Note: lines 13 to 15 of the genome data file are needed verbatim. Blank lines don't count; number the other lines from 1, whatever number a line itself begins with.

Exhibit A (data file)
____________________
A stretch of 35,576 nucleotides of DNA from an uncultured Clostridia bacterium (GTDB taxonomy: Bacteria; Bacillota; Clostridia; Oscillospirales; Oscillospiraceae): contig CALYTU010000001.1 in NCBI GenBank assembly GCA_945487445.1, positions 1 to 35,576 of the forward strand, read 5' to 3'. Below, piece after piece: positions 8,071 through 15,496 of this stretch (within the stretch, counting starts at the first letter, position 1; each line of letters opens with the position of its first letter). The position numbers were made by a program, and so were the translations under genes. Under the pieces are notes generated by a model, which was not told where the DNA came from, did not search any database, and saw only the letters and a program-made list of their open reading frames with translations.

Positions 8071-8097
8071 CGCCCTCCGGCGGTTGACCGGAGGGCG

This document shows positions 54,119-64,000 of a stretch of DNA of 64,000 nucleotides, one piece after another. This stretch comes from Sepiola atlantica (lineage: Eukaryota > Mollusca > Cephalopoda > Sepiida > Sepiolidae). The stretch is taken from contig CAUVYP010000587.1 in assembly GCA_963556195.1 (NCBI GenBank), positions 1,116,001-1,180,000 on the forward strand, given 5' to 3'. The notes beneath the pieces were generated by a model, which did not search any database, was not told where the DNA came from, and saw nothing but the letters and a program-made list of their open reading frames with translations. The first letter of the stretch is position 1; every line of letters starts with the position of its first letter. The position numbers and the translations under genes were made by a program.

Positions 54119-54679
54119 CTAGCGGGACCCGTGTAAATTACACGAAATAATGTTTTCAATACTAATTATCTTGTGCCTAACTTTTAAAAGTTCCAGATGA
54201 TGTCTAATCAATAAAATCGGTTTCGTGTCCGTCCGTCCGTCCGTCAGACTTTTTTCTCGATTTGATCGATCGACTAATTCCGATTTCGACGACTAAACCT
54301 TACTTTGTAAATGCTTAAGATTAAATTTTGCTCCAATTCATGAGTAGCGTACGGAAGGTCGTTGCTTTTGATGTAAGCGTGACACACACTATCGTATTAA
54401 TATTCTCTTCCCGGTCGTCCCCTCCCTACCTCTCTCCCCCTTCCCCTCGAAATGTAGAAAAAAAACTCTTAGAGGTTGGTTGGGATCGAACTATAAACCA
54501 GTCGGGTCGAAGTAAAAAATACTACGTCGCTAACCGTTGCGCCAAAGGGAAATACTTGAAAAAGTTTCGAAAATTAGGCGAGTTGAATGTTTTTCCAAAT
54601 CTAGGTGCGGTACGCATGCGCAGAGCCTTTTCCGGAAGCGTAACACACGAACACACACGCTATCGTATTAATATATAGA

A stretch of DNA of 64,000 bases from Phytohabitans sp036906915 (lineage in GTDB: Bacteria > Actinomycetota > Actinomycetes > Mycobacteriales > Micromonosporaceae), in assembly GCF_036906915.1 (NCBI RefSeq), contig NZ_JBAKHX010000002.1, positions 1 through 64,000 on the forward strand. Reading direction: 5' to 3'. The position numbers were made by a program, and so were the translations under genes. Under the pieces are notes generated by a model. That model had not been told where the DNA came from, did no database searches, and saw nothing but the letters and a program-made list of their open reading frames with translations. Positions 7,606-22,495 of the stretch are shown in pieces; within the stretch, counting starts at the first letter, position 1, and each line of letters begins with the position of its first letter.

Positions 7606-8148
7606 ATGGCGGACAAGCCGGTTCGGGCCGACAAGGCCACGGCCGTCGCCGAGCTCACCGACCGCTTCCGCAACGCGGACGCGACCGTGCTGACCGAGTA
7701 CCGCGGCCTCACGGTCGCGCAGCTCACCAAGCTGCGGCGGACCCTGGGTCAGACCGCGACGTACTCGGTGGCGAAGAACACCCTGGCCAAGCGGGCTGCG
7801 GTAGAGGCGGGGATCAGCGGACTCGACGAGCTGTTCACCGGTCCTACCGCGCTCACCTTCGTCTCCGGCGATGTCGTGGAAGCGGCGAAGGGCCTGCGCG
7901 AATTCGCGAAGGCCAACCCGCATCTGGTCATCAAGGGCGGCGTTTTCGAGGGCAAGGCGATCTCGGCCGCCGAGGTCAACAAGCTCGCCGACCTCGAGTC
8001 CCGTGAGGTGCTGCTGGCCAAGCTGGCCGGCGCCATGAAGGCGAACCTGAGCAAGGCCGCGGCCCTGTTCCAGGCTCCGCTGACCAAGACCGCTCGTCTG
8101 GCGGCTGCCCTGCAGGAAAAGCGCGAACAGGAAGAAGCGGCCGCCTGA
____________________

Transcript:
Positions 7606-8148
7606 ATGGCGGACAAGCCGGTTCGGGCCGACAAGGCCACGGCCGTCGCCGAGCTCACCGACCGCTTCCGCAACGCGGACGCGACCGTGCTGACCGAGTA
7701 CCGCGGCCTCACGGTCGCGCAGCTCACCAAGCTGCGGCGGACCCTGGGTCAGACCGCGACGTACTCGGTGGCGAAGAACACCCTGGCCAAGCGGGCTGCG